At a special Berkeley City Council meeting Tuesday, the council unanimously passed recommendations proposed by the mayor’s Fair and Impartial Working Group that aim to reduce racial disparities in policing and increase community trust.
Some recommendations were directly proposed for the Berkeley Police Department, according to the City Council’s meeting agenda. These include ending stops for low-level offenses such as not wearing a seat belt, implementing implicit bias training and limiting searches without warrants on individuals who are on probation or parole.
“Biased policing has implications for community trust,” Arreguín said in an email. “Berkeley is not immune from our nation’s reckoning with systemic racism, but this community is united in its commitment to equal justice, and that makes us uniquely positioned to take on an issue that has been used to divide communities elsewhere.”
Under the reforms, BPD will also release previously withheld data about arrests, stops and use of force to the working group.
Another proposal that was passed was for the formation of an early intervention system that would use software to identify officers who could pose risks to themselves or to the public. By assessing data and forming a point system to determine where misconduct is concentrated, officers involved can be monitored.
Oversight of officers is not limited to what they do while on duty.
“The council also voted to implement a recommendation to terminate police officers who publish racist content on their social media feeds,” Arreguín said in a press release. “Such views are antithetical to the role of policing and can undermine effective prosecutions of dangerous individuals.”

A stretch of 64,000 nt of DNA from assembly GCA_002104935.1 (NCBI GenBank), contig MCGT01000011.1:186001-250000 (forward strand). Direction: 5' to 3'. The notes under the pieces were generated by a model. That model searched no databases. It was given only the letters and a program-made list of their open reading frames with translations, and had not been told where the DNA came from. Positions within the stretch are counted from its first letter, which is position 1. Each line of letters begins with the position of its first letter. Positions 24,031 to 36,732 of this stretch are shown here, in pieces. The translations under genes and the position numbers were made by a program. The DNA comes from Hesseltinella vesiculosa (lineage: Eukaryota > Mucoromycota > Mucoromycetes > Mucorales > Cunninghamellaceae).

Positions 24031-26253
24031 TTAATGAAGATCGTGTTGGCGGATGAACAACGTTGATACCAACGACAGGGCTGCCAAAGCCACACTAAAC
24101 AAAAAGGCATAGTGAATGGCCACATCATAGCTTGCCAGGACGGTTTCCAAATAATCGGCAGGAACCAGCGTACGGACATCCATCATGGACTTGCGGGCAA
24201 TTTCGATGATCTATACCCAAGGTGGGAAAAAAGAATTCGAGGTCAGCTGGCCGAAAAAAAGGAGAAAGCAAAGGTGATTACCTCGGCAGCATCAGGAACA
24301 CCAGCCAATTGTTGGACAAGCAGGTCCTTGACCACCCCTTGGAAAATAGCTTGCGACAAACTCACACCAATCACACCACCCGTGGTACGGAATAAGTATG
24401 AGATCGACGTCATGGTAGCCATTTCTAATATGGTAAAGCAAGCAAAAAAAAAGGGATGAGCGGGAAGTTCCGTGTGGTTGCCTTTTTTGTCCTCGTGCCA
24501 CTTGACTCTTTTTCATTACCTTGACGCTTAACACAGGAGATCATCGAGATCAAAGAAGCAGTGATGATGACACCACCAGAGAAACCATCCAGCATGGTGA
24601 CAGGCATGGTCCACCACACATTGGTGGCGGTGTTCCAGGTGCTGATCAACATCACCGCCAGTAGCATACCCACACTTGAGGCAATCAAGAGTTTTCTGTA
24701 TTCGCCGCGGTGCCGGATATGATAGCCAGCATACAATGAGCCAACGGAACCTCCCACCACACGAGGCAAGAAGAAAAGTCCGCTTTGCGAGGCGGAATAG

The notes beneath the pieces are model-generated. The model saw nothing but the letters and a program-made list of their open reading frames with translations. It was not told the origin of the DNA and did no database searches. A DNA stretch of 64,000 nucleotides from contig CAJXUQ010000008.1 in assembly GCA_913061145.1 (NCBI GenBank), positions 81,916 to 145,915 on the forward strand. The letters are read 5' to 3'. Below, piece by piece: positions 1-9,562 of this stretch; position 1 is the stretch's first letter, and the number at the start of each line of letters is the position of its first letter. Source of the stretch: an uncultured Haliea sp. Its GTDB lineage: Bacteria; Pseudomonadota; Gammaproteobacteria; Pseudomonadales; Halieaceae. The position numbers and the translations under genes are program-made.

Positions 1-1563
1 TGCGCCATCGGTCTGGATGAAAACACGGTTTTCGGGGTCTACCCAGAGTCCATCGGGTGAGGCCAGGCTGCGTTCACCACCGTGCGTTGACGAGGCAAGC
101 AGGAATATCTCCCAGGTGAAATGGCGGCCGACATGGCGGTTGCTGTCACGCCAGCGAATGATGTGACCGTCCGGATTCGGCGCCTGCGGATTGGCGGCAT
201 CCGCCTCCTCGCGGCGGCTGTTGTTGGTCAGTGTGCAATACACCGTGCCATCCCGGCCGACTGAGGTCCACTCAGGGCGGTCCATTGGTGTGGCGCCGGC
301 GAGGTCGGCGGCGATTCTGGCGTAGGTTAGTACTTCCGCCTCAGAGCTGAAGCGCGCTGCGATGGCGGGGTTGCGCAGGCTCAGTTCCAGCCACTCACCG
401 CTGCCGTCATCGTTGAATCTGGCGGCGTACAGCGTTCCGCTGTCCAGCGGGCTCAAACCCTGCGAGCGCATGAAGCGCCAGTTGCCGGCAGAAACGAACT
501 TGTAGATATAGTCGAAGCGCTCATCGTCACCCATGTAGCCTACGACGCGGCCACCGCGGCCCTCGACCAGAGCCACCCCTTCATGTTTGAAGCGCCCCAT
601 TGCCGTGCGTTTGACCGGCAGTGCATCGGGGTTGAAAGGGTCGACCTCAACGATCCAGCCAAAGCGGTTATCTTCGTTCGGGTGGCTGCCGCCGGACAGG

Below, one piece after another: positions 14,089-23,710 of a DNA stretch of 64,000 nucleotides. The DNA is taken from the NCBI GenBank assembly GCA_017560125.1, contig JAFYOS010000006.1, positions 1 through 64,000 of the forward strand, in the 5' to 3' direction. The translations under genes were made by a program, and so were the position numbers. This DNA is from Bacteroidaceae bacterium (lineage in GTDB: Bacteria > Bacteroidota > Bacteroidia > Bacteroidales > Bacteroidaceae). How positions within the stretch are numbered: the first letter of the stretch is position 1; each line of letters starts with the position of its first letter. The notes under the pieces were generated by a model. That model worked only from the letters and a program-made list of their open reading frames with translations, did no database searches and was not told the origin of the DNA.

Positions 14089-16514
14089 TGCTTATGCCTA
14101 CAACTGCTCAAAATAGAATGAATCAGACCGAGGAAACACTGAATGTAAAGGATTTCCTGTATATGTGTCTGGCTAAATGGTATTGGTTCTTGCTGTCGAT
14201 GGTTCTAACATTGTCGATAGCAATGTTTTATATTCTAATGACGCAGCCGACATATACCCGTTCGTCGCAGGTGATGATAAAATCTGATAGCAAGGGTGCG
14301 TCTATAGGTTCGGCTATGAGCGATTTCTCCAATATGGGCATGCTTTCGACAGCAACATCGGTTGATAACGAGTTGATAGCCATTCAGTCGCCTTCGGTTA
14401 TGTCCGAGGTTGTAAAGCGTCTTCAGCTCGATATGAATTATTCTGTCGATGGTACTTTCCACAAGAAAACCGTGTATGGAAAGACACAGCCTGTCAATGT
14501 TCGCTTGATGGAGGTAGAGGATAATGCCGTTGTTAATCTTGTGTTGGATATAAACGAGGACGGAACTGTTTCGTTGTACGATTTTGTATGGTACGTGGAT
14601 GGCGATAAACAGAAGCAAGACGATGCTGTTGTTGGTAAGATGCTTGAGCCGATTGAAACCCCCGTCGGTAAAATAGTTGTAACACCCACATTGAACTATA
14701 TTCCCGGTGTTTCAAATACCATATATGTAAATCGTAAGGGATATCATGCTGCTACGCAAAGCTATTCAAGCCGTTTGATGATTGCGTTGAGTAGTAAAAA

According to the special meeting agenda, a third-party agency will conduct social media screens of officers prior to hiring and annually for currently employed officers.
The working group, which consists of Berkeley Police Review Commission members and community representatives from the American Civil Liberties Union, the ASUC and other groups, has worked with BPD to gather information and analyze drivers of policing disparities.
Additionally, the group proposed more recommendations to the City Council, many of which focused on community engagement or reducing civilian interaction with armed officers. The proposal included the implementation of a specialized care unit to respond to mental health calls and the creation of a Department of Transportation to take over traffic enforcement.
“Too much of our city’s budget is spent on policing, and many of the duties we’ve assigned to officers do not require a response from someone with a badge and a gun,” Arreguín said in the email. “These are modern strategies that will enhance the long-term health, safety, and equity of the Berkeley community.”
The Berkeley Police Association has opposed these measures, citing concerns for public safety. The association was offered to participate in the working group discussions but declined to send a representative.